For example, if the designer can shorten the conveyors by three feet in the tail areas of a conveyor complex with 10 Transfer points, $12,000 in conveyor costs alone will be saved at a rate of $400 per linear foot. There are also savings in building costs, horsepower requirements, space, etc. Consequently, it is a common endeavor to keep the tail length to an absolute minimum. But shortening the tail section can cause the end user problems.

From the tail pulley to the Transfer point, the belt must be troughed. Good design demands that the belt be troughed before it v is loaded. The common practice is to load as soon as the belt is troughed with little or no excess belt length (See Figures 3 and 3a). 

Figure 3: Transfer designed to have the material meet the belt as soon as it is troughed with no room to splash.

Figure 3a: Actual trajectory often does not follow design trajectory

Also in the interests of keeping the belt's tail section short, the designer may raise the tail pulley above the center line of the horizontal idlers. This reduces the bend distance of the belt edge as it goes from a flat to a full troughed position. Unfortunately, this configuration tends to lift the belt off of the beginning horizontal idlers when the belt is in a no-load condition. This belt will also lift up off of the idlers when it is starting up, and the pulling tension tries to stretch the belt.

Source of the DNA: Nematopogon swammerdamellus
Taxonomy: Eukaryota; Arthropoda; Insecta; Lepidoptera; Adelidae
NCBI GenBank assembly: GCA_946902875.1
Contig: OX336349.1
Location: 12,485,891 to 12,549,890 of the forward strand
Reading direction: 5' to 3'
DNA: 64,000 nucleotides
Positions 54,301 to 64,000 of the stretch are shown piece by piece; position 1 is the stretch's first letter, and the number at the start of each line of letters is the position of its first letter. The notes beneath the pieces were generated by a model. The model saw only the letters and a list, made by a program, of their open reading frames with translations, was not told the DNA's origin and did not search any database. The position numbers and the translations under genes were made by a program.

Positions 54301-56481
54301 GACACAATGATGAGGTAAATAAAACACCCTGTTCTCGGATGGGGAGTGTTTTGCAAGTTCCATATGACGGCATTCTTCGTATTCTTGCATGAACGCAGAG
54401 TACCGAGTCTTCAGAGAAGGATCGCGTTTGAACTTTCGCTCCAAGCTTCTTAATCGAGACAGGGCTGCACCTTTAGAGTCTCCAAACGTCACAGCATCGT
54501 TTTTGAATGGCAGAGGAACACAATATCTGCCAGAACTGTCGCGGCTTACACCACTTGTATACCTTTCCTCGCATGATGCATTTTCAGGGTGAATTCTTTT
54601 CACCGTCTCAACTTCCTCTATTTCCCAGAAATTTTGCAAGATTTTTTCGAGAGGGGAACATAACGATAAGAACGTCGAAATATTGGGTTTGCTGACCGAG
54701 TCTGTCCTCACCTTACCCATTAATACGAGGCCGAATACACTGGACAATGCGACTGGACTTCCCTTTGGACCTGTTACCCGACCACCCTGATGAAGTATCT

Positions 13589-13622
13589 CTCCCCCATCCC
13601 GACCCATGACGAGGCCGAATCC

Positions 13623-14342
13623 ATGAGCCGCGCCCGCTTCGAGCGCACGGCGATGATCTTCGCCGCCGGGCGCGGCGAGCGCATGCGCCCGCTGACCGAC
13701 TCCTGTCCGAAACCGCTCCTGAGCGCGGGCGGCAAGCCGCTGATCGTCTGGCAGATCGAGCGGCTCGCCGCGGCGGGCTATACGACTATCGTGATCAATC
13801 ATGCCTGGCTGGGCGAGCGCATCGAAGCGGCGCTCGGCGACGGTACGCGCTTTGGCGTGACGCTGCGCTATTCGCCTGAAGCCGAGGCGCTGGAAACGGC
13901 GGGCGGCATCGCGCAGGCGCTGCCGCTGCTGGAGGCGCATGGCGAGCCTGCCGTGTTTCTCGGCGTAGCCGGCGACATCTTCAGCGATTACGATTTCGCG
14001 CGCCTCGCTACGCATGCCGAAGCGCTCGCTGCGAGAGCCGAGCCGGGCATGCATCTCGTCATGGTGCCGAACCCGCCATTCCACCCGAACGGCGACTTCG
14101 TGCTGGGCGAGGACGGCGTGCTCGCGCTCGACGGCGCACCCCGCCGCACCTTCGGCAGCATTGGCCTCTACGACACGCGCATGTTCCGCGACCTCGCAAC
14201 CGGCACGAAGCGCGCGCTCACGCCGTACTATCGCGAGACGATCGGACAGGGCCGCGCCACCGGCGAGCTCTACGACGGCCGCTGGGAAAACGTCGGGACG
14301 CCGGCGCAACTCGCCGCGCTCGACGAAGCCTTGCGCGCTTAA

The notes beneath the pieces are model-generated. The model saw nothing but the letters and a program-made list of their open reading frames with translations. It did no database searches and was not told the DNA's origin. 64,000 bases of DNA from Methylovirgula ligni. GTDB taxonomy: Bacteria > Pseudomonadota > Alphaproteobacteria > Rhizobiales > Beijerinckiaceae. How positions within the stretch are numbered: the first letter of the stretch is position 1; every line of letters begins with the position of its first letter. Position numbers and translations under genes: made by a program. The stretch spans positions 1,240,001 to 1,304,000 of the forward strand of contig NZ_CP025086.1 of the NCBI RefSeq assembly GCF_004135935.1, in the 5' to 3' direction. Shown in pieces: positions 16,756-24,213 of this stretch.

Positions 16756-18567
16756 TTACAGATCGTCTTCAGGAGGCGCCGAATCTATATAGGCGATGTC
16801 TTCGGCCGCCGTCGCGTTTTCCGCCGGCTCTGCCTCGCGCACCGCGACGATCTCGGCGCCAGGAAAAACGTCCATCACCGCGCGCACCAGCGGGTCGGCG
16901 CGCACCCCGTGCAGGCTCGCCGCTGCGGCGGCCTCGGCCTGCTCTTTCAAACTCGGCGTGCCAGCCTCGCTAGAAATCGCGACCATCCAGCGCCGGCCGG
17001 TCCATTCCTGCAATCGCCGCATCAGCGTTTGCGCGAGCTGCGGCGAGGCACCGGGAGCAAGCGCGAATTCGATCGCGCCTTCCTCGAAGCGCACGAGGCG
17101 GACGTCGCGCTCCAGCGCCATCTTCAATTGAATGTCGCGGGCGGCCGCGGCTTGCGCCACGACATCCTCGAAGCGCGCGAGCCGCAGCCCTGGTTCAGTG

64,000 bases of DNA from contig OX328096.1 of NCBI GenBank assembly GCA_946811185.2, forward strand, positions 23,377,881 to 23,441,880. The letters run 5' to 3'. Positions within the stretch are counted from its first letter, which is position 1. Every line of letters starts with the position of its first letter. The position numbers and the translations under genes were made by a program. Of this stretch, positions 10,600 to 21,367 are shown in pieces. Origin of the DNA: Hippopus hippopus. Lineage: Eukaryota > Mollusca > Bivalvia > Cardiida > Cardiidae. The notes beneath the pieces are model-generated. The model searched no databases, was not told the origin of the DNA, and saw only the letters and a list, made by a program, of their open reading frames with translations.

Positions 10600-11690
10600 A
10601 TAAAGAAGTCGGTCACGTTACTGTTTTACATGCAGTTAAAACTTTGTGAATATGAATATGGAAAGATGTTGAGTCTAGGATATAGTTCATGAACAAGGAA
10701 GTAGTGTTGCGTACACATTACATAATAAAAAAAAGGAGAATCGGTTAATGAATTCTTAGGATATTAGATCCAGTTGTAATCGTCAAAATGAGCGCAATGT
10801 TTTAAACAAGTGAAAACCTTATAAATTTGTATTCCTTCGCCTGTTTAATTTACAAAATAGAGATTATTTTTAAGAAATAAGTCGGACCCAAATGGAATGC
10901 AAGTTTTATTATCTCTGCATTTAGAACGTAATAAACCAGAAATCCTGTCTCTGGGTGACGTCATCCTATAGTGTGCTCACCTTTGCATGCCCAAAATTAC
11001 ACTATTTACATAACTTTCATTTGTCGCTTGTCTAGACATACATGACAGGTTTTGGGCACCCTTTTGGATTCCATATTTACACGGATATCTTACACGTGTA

Another design decision that tends to raise the belt off of the idlers is the selection of a heavy ply belt for its longer wear characteristics. The heavier belts have greater stiffness and resultant greater bridging capability. Thus, the stiffer the belt, the greater distance required for it to conform to the position of the idlers under a no-load condition when not loaded fully. A stiff belt tends to lift up off the idlers and contact every other idler.

All of these decisions affect conveyor skirting. A properly designed Transfer Point must take into account that the rubber seal portion of the skirt section should not be subjected to the wear pressures of a belt that lifts off of the idlers. To ask this seal to do more than act as a dust seal is expecting the unattainable. Any pressure above a gentle kiss-like contact results in a heat build up from the moving belt that will literally melt away the rubber skirting. If the skirting melts away, where will it melt most rapidly? At the highest pressure points. Where is it most difficult to seal? At the point where most of the material is deposited onto the belt. Where are the horizontal idlers the belt is being lifted from as it is being restrained by the rubber seal? At this same high pressure area where material is introduced onto the conveyor belt. Consequently, poor performance from the rubber seal is the result tons of dirt escape.

Another design consideration for effective rubber skirting is to make certain the rubber is not going to be used as a flow surface for the belt's cargo. Exactly how designers got started on the concept of having all the skirtings steel and hard material inches above the belt is not recorded, but it probably came from the need to take all precautions to prevent damage to the rubber belt.